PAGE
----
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The Last ever U.S.L.E. with old no.1

Thanks to peterjr (from Toronto) for this lovely article on his U.S.L.E. roadster-the very last Federal MG to come off of the production line at Abingdon in October 1980

The last Federal MGB sitting with 'Old Number One'


On August 22nd, 1980 the last North America Limited Edition (LE) MGB was built and set aside for Henry Ford II. Production of UK Limited edition MGB’s and standard specification MGB’s continued until late October. With one day left before the closure of MG’s famous Abingdon factory, the last US MGB LE was once again placed upon the production line and made ready for dispatch. At this moment, it was given a chassis plate with car number 523000 on it. The two UK specification MGB LE’s that followed were the very last roadster (#523001) and the very last MGB GT (#523002). These historic MGB’s are now in the British Motor Industry Heritage Museum at Gaydon.

After being presented to Henry Ford II early in 1981, the last US MGB was placed in the Ford Museum, as planned, where it stayed until 1982. It was then sold to the Gast Museum in Pennsylvania. Here it stayed until it was sold at auction in October 1997.

Unfortunately, the person that purchased the MGB, did not thoroughly check its mechanical state before driving it. The car had been driven only a few miles and it had, by then, been sitting unused for 16 years. During this period, the carburettor had undoubtedly become choked and the rubber fuel lines had started to perish. It was while the car was being driven in New York State that a fire broke out in the engine bay, which quickly spread underneath the dashboard to the interior of the MGB. Luckily for the driver, the hood was down and a quick escape was made possible.

The front area of the luckless MGB was engulfed in flames and the fire department arrived. The firemen added to the MGB’s misery by denting the car as they struggled to put out the fire. Eventually, though, the fire was extinguished and the owner stood back and looked at the smouldering part of MG history.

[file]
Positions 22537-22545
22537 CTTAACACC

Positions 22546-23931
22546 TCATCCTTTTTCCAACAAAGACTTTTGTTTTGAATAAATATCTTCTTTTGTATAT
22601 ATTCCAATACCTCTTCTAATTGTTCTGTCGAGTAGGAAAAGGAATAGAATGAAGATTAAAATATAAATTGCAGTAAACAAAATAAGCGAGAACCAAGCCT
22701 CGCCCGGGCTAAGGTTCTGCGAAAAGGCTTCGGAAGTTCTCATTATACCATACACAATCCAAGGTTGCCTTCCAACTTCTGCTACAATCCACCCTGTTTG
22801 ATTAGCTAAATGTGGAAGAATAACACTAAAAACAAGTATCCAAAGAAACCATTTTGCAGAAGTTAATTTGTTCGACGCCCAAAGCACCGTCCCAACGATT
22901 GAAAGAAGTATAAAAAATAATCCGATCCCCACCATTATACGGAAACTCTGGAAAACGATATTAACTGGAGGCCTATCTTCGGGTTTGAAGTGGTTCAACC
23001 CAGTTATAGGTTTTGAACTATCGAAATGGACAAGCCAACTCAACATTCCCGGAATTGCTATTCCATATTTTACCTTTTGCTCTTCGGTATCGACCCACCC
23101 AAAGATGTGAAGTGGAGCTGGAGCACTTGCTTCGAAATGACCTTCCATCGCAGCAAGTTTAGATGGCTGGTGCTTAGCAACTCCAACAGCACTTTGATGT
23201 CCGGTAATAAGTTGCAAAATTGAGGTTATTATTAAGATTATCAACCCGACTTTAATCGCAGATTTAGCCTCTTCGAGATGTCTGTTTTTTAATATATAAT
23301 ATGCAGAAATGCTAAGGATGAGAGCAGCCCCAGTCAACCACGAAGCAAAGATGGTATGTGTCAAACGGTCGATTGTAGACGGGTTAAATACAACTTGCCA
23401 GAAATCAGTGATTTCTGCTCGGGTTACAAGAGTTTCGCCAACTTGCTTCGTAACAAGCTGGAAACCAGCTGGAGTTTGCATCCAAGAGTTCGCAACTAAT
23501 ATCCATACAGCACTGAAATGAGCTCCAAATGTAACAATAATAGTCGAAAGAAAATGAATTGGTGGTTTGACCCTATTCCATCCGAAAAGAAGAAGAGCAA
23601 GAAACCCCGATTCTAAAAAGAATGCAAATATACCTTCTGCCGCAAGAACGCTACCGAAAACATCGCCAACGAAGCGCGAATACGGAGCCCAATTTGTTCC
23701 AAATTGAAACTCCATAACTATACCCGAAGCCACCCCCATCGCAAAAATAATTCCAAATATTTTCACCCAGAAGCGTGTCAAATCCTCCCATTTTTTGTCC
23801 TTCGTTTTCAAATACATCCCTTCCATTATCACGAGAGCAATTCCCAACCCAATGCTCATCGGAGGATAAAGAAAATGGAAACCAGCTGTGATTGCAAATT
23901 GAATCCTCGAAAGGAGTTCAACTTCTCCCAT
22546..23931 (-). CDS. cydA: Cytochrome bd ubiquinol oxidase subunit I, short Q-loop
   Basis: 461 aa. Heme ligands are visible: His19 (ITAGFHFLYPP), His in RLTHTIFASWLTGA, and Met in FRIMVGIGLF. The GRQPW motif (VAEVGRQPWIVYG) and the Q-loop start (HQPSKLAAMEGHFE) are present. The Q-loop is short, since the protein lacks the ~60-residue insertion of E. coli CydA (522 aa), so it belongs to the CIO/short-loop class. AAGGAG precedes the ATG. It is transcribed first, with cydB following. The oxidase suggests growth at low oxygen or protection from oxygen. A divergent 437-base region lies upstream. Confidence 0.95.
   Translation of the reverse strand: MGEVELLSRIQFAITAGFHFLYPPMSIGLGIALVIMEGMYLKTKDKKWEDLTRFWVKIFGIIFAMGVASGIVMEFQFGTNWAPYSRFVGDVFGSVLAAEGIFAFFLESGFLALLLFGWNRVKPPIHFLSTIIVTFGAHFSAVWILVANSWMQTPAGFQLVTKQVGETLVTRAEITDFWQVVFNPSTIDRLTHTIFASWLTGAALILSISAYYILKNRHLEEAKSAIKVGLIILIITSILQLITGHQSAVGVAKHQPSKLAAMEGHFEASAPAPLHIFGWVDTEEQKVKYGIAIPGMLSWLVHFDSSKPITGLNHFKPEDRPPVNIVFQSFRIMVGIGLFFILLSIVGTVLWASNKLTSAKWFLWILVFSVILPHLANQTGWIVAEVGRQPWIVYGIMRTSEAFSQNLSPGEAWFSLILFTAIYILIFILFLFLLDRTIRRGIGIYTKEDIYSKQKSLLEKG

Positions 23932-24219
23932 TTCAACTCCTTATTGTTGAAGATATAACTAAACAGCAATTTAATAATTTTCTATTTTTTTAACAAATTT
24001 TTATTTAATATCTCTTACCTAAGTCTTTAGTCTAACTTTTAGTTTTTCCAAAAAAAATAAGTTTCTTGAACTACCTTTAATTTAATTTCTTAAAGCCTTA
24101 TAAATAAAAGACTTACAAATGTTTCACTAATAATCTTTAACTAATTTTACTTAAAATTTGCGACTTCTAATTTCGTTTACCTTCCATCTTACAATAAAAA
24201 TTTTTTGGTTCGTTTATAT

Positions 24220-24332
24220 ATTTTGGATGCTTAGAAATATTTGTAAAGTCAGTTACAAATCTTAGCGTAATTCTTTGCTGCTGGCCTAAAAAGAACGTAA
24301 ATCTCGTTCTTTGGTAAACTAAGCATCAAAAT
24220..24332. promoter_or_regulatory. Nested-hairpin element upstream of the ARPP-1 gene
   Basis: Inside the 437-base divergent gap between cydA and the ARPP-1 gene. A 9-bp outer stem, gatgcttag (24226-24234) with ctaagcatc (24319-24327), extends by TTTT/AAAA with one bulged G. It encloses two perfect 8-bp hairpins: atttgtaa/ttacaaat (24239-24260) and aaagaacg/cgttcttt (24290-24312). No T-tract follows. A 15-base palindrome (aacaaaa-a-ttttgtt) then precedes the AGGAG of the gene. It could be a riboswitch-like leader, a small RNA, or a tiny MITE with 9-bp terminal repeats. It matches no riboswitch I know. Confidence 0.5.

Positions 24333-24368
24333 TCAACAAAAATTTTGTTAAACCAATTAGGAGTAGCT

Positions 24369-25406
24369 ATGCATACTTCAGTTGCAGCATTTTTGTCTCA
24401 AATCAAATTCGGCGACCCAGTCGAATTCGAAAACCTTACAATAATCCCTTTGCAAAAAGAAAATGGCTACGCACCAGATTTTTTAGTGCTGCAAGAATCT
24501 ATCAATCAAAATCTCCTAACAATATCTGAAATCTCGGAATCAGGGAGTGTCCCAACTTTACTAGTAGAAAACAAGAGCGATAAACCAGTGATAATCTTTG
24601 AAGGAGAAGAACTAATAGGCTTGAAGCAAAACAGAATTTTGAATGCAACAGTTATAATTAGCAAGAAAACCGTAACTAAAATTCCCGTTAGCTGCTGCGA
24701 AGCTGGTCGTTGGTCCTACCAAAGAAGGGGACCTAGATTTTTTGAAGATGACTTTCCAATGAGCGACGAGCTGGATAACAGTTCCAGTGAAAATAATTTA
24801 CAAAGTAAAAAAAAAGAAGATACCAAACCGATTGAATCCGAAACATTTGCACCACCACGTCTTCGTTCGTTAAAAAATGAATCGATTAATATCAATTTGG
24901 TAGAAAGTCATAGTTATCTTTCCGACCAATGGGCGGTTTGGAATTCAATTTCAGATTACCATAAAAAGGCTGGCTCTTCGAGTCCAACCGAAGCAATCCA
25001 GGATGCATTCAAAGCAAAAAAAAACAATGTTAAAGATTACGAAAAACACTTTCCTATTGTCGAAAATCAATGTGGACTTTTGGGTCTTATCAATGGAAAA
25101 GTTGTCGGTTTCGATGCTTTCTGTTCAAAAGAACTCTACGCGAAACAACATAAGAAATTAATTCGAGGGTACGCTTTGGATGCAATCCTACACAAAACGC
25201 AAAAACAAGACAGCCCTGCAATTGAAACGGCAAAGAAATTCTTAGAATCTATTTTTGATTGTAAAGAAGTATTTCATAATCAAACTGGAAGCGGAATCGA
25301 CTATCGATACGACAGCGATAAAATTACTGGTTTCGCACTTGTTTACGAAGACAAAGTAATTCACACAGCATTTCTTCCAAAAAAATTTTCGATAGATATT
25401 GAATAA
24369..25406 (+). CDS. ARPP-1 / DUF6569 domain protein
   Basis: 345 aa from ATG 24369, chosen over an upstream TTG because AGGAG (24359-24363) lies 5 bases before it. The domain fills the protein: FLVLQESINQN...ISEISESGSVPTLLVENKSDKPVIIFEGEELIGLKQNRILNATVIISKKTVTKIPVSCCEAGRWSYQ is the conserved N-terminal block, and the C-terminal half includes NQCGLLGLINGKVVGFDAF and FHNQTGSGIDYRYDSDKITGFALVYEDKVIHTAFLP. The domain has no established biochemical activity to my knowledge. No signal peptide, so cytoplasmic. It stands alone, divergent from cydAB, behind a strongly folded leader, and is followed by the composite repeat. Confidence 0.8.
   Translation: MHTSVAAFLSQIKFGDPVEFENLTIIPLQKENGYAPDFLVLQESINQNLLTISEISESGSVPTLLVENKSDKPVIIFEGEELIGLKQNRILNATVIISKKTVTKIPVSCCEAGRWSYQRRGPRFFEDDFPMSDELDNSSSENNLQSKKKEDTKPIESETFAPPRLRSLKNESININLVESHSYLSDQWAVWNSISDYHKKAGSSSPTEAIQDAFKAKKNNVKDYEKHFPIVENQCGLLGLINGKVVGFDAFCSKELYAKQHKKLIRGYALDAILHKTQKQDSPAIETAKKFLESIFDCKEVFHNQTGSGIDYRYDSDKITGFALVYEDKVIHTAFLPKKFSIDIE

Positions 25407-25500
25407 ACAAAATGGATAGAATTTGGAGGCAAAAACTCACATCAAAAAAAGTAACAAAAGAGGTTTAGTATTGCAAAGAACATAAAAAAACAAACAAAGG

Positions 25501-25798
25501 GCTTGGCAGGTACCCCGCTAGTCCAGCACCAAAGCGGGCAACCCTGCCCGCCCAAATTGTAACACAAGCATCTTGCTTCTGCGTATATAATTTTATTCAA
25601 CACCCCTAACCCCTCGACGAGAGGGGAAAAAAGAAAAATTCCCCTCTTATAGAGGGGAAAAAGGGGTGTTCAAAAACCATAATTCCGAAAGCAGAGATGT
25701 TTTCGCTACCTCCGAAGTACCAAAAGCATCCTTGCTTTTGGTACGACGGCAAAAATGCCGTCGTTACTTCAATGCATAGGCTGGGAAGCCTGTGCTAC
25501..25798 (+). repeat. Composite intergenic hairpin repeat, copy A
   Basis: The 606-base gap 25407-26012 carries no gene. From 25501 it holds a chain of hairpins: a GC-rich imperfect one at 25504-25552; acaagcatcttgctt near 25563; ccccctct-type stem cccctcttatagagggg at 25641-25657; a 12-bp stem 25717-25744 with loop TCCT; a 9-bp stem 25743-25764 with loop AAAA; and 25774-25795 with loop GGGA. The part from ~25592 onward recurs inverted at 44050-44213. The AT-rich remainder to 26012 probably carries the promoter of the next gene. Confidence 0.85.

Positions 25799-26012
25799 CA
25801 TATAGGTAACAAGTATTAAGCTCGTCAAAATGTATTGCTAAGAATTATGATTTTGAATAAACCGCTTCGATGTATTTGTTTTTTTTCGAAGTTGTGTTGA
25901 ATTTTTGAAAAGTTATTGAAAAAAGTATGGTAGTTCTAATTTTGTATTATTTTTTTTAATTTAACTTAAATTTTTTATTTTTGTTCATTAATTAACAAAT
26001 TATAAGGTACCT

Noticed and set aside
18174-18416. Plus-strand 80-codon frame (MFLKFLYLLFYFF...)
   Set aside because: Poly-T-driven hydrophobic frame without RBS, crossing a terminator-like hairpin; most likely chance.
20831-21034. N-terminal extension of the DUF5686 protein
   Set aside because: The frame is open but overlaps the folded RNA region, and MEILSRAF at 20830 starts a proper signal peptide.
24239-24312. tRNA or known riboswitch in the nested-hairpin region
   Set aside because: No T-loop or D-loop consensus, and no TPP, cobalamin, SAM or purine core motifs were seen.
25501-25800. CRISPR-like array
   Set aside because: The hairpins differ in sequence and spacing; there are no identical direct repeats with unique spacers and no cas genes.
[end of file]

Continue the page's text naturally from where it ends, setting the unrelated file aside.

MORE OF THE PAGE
During the weeks that followed, the MGB was hastily re-painted and a new interior and replacement doors and windscreen were added. It was then sold to an enthusiast in Virginia. This person was not made aware of the history of the MGB and proudly displayed the car at local shows as being totally original and untouched! It was when members of the local MG club told him that the car had been improperly restored that the famous but luckless MGB LE was put up for sale on EBay and subsequently purchased by me for the sum of $13,000.

Having read many books on MG’s I was very aware of how important MGB #523000 was, but I was totally unaware of the car’s past. As soon as the MGB was delivered to my home, just north of Toronto, I immediately started to examine it. I found that it was fitted with a re-production interior that was of the wrong type and colour. The dashboard was also an after-market reproduction. The engine bay was in pretty good shape, though there were clues that a fire had taken place. After a couple of weeks, I managed to trace the person that had originally purchased the MGB from the Gast Museum. He called me and described the fire and what had been done to the car afterwards. All of the details fitted with what I had found on the car and many of my initial concerns about the authenticity of the famous MGB were abated.

In the following months, during the very cold Canadian winter, I managed to secure a totally new interior with the correct seat covers as well as other items such as an original dashboard and reproduction, but correct, hood. At the same time, I contacted the British Motor industry Heritage Trust (BMIHT) and secured a certificate that confirmed the engine number and other aspects of the car.